Where’s Crazy Larry?
Dominique Swain (Totally Awesome) stars in a tale of supernatural terror and late-20s ennui.
Kim (Swain) and her longtime boyfriend Matt (Jefferson Brown, Cake) join their former college buddies for a relaxing long weekend at a remote cabin. Where these weekends were previously filled with fun and laughter, this time around it’s marked with glumness, heightened by Kim and Matt’s relationship woes, and many discussions among the rest of them about who slept with whom behind whose back.
Before going to sleep, after much drinking, the friends try to lighten the mood with a game of “Dead Mary,” the usual slumber party antics involving trying to spot a ghost in the mirror. But it’s no game later in the night, when Matt is found brutally murdered in the woods, and there’s much confusion over who did it. There’s even more confusion when Matt rises from the dead with scandalous revelations about his friends. That’s just the beginning. As the weekend goes on, fear, suspicion, and jealousy run rampant, as do the living dead.
If I were to sum up this movie in one word, it’d be “melancholy.” During the first third of the movie, before any scary stuff happens, the characters mope around, examining each others’ relationship woes. Sleeping around behind a significant other’s back is main topic of conversation—not in whether it’s right or wrong, but what’s the right or wrong way to do it. There’s also a very clear sense of “things aren’t the way they used to be.” We’re told this bunch of pals used to laugh and have a good time when they were together, but now that attitude is gone, replaced by a forced seriousness. Now, this opening could almost be read as an examination of that you’ve-just-graduated-college-and-yet-your-life-still-has-no-direction-whatsover feeling, but it’s really more dry than it is emotional or thoughtful.
Then, the movie takes the big twist into supernatural horror. Although what happened up to this point was kind of languid, it wasn’t awful, but I was frustrated with everything that happened afterward. The characters didn’t act the way I think people might act in that situation. When your dead friend’s bloodied corpse suddenly springs back to life and tells you your girlfriend is cheating on you, is your reaction to freak out at your girlfriend, or is it to freak out because your dead friend’s bloodied corpse is talking to you?!?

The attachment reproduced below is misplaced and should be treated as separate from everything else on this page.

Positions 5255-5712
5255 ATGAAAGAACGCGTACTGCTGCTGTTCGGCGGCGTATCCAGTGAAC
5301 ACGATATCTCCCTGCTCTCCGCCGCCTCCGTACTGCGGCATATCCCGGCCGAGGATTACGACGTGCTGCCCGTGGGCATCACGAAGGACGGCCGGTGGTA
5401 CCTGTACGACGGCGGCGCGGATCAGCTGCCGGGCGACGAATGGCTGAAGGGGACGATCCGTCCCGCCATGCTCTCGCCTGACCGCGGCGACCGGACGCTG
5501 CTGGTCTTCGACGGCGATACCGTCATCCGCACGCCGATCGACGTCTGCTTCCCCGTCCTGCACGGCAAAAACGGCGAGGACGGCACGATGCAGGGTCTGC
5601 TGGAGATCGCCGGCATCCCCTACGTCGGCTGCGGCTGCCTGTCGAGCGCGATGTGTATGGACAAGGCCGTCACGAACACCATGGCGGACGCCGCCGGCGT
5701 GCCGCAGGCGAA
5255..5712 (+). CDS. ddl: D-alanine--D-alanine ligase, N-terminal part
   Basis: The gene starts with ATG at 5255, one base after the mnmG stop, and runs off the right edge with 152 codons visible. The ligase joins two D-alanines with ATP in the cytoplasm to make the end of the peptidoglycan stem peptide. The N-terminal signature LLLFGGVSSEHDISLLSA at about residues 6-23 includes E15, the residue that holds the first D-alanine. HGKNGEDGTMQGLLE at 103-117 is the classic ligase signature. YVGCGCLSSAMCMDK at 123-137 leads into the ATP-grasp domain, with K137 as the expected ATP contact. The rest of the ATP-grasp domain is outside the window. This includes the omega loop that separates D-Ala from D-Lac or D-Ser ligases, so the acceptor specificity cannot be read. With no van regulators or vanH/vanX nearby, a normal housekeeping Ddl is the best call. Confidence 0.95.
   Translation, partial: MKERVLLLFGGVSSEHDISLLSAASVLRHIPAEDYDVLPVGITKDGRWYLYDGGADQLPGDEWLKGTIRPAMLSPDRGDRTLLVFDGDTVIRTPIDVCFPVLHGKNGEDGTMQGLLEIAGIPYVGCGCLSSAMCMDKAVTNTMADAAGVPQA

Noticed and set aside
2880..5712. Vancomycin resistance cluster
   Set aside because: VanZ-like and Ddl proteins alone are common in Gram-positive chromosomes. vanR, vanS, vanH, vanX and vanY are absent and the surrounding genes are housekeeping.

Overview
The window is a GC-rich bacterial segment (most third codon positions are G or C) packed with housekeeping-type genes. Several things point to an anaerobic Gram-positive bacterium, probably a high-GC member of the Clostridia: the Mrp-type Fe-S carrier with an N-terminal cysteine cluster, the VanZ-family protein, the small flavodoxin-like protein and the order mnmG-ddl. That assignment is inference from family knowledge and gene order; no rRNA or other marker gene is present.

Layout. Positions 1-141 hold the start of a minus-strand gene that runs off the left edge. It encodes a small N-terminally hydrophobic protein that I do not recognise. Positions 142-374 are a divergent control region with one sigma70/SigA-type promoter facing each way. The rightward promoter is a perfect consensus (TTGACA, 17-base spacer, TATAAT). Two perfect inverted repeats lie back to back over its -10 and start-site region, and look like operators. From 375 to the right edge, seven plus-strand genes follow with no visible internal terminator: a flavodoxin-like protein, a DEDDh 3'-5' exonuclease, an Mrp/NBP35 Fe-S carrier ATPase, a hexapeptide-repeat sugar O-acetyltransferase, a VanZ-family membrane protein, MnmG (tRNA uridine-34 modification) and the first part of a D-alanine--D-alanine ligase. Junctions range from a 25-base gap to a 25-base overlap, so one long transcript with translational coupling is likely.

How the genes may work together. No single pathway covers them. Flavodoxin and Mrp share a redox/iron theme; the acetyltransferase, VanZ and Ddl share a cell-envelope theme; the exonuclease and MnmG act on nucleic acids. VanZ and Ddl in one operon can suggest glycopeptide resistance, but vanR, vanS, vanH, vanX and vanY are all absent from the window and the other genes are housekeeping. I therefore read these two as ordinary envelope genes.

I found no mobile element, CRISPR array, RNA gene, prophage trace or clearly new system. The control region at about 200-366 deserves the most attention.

As the plot progresses, the characters’ actions get even more unnatural. The movie riffs on themes similar to Invasion of the Body Snatchers and The Thing, as the friends now all suspect one another of being “infected” or worse. They go from longtime friends to extreme breakdowns almost instantly. The thing is, though, tension needs to build. The characters can’t just flip an internal switch to immediate supernatural-apocalypse paranoia. But that’s what they do here, and it gets to be too much for viewers to swallow all at once.
Despite these weaknesses in the story, the cast does its best to bring on the intensity. No one actor stands out more than the rest, though, as each has more or less the same role. The actors are required to look gorgeous first, act morose second, and be frightened and paranoid third. They do this just fine—it’s just unfortunate that the script doesn’t demand better of them. The scares and the gore moments are few and spread out, which leaves most of the film up to the characters and their interactions, with the filmmakers hoping this tension will carry viewers on to the finale. It really doesn’t.
Picture and audio here are good. There are quite a few scenes that take place in the rain, and it’s in these moments that the detail in the visuals and the sound really shine. The featurette includes some interesting interview snippets from the cast, but it also repeats far too many clips from the movie itself. Other extras include a music video and a collection of trailers for other releases.
The first few minutes of the film are an interesting experience. It’s just Kim, sitting alone in a car, bored. Director Robert Wilson (Warriors of Terra) makes the most of this setting, enhancing all the little details in the environment, and giving his actress just enough activity—however small—so that the scene perfectly captures the feeling of being bored. Based on this opening alone, I’d say Wilson has a lot more talent than what’s seen here, and I look forward to seeing better films from him in the future.
Dead Mary wants to be a lot of things at once. There’s a supernatural horror element to it, there’s a few relationship dramas to follow, and there’s dueling themes of paranoia and post-college adulthood. Unfortunately, these various aspects don’t come together for a compelling story like they should.